Grantland’s in-house Game of Thrones guru, Maester Jason Concepcion, has decided to learn Dothraki. This is a periodic account of his brave quest to master Khal Drogo’s brutal mother tongue.
If there’s one overarching achievement of the Song of Ice and Fire series, it’s the way that George R.R. Martin has taken fairy tale and fantasy structures and imbued them with a sweep and detail that resembles real history. There was no once-upon-a-time when the land was at peace, no great and good king (though Jaehaerys I might come the closest) who ruled in pure benevolence, and there is essentially no chance that the story, if and when it does end, ends happily ever after. In any other work of fantasy, Robert overthrowing the Mad King would be the end of the story. Instead, we meet Robert deep in his Jake-LaMotta-does-dinner-theater phase. Reading through The World of Ice & Fire, it’s amazing how fully realized even the minor corners of this fictional world are.
Here are some of my favorites so far.
The Hatfields and the McCoys of Westeros
The longest-running feud in Westeros is not between the Lannisters and the Starks or the Starks and the Boltons; it involves two noble houses of the Riverlands, the Blackwoods of Raventree Hall and the Brackens of Stone Hedge. Each family has roots that go all the way back to the First Men, and it was in that time before the Andal Invasion (anywhere from 8,000 to 12,000 years before the events of the show) that the enmity began.
In those days, there were many petty kingdoms throughout Westeros. Both the Blackwoods and the Brackens claim that their respective ancestor was the king while the other was the upstart banner house who usurped their kingdom. Since we’re talking about a feud whose beginnings predate writing, who exactly is right has been lost to the mists of fake history. Be that as it may, the feud is now perhaps tens of thousands of years old, and both the Brackens and the Blackwoods have long since become defined by their opposition to the other. The Blackwoods, for instance, still worship the Old Gods of the First Men, while the Brackens — despite fighting alongside the Blackwoods against the foreign Andals — ended up converting to the invader’s faith of the Seven. The Blackwoods believe their Weirwood tree died because the Brackens poisoned it; that’s how deep this thing goes.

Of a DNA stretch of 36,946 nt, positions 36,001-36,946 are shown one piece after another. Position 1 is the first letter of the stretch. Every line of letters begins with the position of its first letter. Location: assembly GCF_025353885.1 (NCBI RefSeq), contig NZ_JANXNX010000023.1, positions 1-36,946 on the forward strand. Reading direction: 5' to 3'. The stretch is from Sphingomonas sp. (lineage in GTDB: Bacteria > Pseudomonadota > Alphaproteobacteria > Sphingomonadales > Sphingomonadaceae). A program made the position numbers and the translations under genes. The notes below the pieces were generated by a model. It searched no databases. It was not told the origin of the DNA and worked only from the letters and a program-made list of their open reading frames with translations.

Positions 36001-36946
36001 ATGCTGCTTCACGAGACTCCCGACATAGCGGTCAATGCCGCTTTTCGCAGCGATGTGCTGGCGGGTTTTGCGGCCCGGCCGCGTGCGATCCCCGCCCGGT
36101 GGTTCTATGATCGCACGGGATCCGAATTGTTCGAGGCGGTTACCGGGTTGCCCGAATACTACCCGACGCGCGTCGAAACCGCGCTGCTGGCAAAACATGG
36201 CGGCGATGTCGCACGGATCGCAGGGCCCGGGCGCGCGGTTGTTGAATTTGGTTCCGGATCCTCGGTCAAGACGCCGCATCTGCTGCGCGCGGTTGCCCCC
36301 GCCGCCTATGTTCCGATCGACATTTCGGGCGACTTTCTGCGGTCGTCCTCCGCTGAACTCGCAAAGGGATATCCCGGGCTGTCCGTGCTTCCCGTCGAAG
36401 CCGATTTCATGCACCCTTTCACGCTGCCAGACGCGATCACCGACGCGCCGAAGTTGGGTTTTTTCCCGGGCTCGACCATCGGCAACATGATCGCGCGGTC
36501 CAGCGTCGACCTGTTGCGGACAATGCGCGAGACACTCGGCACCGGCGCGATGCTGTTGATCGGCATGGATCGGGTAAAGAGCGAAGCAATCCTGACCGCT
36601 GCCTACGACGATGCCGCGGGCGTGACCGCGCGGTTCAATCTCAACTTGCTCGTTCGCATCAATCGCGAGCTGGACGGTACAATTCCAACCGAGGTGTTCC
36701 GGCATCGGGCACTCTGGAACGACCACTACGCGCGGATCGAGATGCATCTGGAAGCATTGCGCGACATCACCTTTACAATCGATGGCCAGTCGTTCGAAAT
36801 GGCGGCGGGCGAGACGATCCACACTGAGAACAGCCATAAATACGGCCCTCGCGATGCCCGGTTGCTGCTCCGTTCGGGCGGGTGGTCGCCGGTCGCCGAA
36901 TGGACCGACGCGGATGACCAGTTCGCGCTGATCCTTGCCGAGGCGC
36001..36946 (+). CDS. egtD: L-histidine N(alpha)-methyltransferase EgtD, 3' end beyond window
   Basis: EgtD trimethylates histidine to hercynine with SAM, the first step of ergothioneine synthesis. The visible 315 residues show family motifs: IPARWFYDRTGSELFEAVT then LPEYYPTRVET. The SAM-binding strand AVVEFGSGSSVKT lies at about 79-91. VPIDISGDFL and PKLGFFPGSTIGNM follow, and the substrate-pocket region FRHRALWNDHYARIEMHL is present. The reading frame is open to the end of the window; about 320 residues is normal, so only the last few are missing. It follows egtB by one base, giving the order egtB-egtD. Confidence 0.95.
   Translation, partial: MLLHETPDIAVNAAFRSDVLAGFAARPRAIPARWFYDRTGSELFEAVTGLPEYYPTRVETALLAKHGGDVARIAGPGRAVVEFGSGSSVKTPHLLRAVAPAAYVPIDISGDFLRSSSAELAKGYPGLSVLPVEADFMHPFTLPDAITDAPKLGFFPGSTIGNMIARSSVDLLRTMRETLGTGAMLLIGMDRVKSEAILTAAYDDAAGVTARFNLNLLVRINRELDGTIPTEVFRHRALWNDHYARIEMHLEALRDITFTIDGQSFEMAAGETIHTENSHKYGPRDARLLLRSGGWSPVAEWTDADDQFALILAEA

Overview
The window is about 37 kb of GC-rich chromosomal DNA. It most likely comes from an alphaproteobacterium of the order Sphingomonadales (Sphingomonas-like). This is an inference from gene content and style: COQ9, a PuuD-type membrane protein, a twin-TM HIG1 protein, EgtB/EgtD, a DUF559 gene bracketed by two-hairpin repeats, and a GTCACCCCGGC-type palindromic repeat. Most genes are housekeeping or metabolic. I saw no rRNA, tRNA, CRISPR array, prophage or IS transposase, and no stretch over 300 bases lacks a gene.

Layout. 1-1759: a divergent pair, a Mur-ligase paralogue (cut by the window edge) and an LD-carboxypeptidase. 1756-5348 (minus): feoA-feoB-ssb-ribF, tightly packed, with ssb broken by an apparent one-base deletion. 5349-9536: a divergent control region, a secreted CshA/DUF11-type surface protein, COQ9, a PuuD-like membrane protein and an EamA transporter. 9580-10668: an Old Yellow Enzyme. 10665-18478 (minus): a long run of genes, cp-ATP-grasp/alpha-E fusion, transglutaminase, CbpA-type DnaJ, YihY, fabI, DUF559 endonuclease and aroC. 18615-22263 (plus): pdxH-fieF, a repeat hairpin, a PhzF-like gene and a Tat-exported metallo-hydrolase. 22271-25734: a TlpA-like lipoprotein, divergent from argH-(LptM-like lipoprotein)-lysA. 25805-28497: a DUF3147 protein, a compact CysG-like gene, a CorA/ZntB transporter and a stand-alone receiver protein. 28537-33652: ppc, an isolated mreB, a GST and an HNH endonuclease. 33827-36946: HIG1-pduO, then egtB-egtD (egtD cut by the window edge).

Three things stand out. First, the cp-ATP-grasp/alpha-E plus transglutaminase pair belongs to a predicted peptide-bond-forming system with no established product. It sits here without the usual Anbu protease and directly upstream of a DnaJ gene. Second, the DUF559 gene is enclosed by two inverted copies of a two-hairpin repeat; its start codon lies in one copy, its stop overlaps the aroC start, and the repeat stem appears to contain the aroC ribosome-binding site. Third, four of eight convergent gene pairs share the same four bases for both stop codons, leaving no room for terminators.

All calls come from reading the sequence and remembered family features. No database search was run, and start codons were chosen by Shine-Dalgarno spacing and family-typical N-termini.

Many kings, over many centuries, have tried to quash the beef, including Jaehaerys I Targaryen, also known at the Conciliator. The greatest of the Targaryen kings, he was able to outlaw Westeros’s onerous, Braveheart-esque “first night” tradition, create a united legal code, and start construction on a system of continent-unifying roads. Unfortunately, he was able to bring peace to the Blackwoods and the Brackens for only a few decades, a peace that ended upon his death.
The First Men, the Andals, the Rhoynar, and the Someone Else?
Fake history tells us that the First Men were the earliest human inhabitants of the continent, followed by the Andals and the roaming tribes of the Rhoynar diaspora. But there is tantalizing fictional evidence of an earlier group inhabiting Westeros. The Ironborn are thought to have descended from colonizing bands of First Men. Ironborn religious lore, however, preaches that they came not from the lands of men, but from under the sea, and were made by the Drowned God in his image. Local legend also holds that the ancient throne of the Ironborn Kings, the Seastone Chair, actually predates the Ironborn themselves. If true, who built it? The throne, described as being carved from “oily black stone” in the shape of, what else, a kraken, is unique in that it seems to be made of a material not native to the islands or the Westerosi continent at large. Archaeology aside, the Ironborn have a totally different culture and religious tradition than anything related to the First Men, Andals, or Rhoynar. There’s a bit of chicken-or-the-egg debate to be had here; did the Ironborn religion cause the society to be different, or did their geographical separation and relative cultural isolation from Westeros allow their unique religion to develop? It is interesting to note that the First Men were not a people with a history of seafaring, surely a prerequisite for colonizing the Iron Islands.